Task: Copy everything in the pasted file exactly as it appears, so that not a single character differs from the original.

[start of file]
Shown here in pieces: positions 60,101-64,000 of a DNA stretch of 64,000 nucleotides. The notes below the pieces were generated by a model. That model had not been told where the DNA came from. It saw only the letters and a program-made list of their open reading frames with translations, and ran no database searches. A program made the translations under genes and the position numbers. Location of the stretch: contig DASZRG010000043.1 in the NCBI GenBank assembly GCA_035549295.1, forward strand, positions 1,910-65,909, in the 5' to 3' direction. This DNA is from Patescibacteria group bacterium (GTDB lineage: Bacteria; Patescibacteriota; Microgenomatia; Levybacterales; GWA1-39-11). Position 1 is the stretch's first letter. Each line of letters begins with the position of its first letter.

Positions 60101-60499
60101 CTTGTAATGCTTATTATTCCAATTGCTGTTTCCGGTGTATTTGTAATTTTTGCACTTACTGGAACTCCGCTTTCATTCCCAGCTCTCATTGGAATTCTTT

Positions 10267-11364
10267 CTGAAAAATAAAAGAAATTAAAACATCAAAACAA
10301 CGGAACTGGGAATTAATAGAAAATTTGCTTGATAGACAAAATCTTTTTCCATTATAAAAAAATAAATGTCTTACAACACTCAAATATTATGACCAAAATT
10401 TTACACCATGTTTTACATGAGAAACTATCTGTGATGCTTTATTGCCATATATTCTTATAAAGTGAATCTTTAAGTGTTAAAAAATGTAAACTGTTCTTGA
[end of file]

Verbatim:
Shown here in pieces: positions 60,101-64,000 of a DNA stretch of 64,000 nucleotides. The notes below the pieces were generated by a model. That model had not been told where the DNA came from. It saw only the letters and a program-made list of their open reading frames with translations, and ran no database searches. A program made the translations under genes and the position numbers. Location of the stretch: contig DASZRG010000043.1 in the NCBI GenBank assembly GCA_035549295.1, forward strand, positions 1,910-65,909, in the 5' to 3' direction. This DNA is from Patescibacteria group bacterium (GTDB lineage: Bacteria; Patescibacteriota; Microgenomatia; Levybacterales; GWA1-39-11). Position 1 is the stretch's first letter. Each line of letters begins with the position of its first letter.

Positions 60101-60499
60101 CTTGTAATGCTTATTATTCCAATTGCTGTTTCCGGTGTATTTGTAATTTTTGCACTTACTGGAACTCCGCTTTCATTCCCAGCTCTCATTGGAATTCTTT

Positions 10267-11364
10267 CTGAAAAATAAAAGAAATTAAAACATCAAAACAA
10301 CGGAACTGGGAATTAATAGAAAATTTGCTTGATAGACAAAATCTTTTTCCATTATAAAAAAATAAATGTCTTACAACACTCAAATATTATGACCAAAATT
10401 TTACACCATGTTTTACATGAGAAACTATCTGTGATGCTTTATTGCCATATATTCTTATAAAGTGAATCTTTAAGTGTTAAAAAATGTAAACTGTTCTTGA